Source: Allen et al, ' New use of global warming potentials to compare cumulative and short-lived climate pollutants', Nature Climate Change, (2016).

Many climate scientists use a version of a metric called CO2-equivalent with Global Warming Potential 100 (CO2e GWP100) which says that, over a century, a tonne of methane emitted today has 25x as much warming effect as a tonne of CO2. However, we agree with a dissenting set of physicists that this version of the CO2e metric overstates the effect of methane relative to CO2 and that CO2 and other long-lived climate pollutants such as nitrous oxide are much more important than methane from a climate point of view. The reasons for this are outlined in Short-Lived Promise? by the Oxford physicist Myles Allen, and concern the effect that short-lived climate pollutants can have on peak warming.

This is important because it has a large effect on estimates of the climate impact of dietary choices. Ruminants like cows produce large amounts of methane (mainly by belching). On the standard 25x weight for methane, methane accounts for 50-80% of the climate impact of beef consumption. On this metric, decisions about beef consumptions are crucial: per calorie, beef produces 5x as much CO2e as dairy, chicken, fish, pork and eggs. However, if you take our preferred metric of focusing solely on long-lived climate pollutants like CO2 and nitrous oxide, the picture is very different: beef only produces 2x as much CO2e as dairy, chicken, fish, pork and eggs. On this view, the emissions from food mainly stem from deforestation and the emissions involved in growing animal feed.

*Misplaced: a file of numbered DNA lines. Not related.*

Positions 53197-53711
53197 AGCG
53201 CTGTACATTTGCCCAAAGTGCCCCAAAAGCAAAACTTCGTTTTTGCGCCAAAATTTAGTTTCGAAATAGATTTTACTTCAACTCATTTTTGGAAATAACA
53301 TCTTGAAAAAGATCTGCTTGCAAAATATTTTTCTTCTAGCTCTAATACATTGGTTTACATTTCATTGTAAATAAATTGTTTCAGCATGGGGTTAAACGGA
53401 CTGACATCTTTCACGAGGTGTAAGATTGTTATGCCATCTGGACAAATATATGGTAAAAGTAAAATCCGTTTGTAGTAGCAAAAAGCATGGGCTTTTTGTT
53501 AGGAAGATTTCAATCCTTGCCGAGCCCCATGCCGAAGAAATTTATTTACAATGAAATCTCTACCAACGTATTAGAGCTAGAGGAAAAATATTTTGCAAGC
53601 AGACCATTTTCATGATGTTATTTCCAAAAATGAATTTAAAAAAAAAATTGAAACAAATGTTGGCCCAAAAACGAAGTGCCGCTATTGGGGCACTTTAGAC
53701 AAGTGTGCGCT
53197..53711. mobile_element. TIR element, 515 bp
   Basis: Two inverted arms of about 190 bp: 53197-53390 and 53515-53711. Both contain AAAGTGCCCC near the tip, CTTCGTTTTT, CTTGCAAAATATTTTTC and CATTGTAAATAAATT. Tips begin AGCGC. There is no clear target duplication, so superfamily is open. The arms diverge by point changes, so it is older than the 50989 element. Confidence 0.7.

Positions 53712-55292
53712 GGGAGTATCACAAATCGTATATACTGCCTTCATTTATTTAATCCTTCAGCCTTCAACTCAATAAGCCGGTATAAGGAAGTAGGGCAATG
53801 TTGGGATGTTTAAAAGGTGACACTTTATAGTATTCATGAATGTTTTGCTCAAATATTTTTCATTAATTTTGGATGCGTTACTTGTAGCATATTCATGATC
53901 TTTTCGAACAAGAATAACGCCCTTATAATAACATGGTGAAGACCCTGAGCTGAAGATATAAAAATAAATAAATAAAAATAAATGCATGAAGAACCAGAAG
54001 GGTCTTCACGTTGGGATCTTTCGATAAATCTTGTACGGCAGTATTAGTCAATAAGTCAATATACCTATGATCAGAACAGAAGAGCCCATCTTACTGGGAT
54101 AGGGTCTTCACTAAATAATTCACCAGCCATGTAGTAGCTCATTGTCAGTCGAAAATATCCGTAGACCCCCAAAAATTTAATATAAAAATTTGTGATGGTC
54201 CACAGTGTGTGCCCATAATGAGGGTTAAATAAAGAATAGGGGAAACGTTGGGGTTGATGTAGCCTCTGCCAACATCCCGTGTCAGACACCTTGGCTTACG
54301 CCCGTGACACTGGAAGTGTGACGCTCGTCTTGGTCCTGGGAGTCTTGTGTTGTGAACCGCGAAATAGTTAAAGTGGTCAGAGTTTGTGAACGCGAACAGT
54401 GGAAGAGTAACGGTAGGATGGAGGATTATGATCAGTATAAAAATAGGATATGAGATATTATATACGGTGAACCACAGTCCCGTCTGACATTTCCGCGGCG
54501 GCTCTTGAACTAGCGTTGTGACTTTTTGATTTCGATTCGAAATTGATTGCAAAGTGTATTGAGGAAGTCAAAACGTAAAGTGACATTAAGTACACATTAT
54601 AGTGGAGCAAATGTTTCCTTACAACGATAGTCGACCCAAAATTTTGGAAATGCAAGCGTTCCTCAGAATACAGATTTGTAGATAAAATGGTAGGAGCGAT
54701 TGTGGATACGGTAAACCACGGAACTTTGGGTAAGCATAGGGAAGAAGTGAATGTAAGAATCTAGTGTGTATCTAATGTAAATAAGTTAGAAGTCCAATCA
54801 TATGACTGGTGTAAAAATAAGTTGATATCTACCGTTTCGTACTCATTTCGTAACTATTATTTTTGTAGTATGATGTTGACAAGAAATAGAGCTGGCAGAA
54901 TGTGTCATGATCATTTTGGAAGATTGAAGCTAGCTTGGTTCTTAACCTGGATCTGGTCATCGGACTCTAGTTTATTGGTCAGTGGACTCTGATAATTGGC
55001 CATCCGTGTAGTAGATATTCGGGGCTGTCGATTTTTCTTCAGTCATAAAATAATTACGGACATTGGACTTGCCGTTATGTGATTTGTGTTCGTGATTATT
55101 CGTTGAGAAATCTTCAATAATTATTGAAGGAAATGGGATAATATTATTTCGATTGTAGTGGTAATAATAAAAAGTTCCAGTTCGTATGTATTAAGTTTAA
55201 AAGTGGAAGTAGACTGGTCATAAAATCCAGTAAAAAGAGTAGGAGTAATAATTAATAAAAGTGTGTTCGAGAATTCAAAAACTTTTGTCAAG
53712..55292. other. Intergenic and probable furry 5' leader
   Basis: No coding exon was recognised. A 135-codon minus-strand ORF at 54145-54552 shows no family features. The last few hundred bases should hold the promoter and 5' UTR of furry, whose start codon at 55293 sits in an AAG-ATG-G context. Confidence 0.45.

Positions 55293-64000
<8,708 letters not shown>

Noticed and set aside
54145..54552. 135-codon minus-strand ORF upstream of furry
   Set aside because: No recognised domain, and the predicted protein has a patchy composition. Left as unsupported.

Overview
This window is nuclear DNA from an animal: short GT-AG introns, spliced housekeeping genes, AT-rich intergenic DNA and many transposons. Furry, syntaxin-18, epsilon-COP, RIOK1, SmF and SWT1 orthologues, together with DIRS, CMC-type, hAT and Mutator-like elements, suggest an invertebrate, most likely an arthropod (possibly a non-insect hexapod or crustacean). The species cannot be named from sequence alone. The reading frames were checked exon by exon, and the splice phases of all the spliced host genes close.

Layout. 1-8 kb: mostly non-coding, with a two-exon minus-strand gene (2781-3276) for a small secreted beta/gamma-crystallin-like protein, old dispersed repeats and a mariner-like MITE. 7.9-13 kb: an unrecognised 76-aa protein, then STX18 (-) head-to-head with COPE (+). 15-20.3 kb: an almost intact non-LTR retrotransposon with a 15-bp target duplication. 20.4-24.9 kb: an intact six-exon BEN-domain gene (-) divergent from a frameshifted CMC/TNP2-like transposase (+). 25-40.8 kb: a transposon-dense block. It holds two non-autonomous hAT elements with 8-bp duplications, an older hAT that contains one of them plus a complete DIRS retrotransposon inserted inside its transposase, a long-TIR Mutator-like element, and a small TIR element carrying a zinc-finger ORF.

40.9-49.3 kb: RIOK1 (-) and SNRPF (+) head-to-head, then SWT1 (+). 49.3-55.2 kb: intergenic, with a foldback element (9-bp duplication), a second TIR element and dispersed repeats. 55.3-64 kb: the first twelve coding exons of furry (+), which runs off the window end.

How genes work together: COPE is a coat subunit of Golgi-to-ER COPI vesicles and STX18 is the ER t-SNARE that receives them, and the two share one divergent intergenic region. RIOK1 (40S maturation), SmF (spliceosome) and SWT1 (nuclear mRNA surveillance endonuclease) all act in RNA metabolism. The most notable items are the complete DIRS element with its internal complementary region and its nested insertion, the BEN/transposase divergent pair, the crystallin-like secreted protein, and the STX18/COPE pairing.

Moreover, as a result of this, the estimated emissions gained from switching to a plant-based diet are much smaller than many estimates. On our estimates, switching to a plant-based diet reduces your emissions by 0.4 tonnes of CO2e per year, whereas other estimates suggest an effect twice as large. Nonetheless, switching to a plant-based diet remains much more impactful than other dietary choices, such as eating organic food, which is probably worse for the climate than conventional food because it uses more land.

Climate impacts aside, the overall merits of cutting out certain kinds of meat depends on what food you switch to. Switching to a plant-based diet seems to be an unalloyed good due to the improvements in animal welfare. However, switching from beef to dairy, eggs, chicken or fish probably increases the impact on animal welfare relative to beef because cows seem to have much better lives than farmed chickens or fish (though of course it is extremely difficult to estimate the difference). Indeed, the life of a factory farmed chicken is so horrific that the climate benefits of shifting from beef to chicken could easily be outweighed.

Personal donations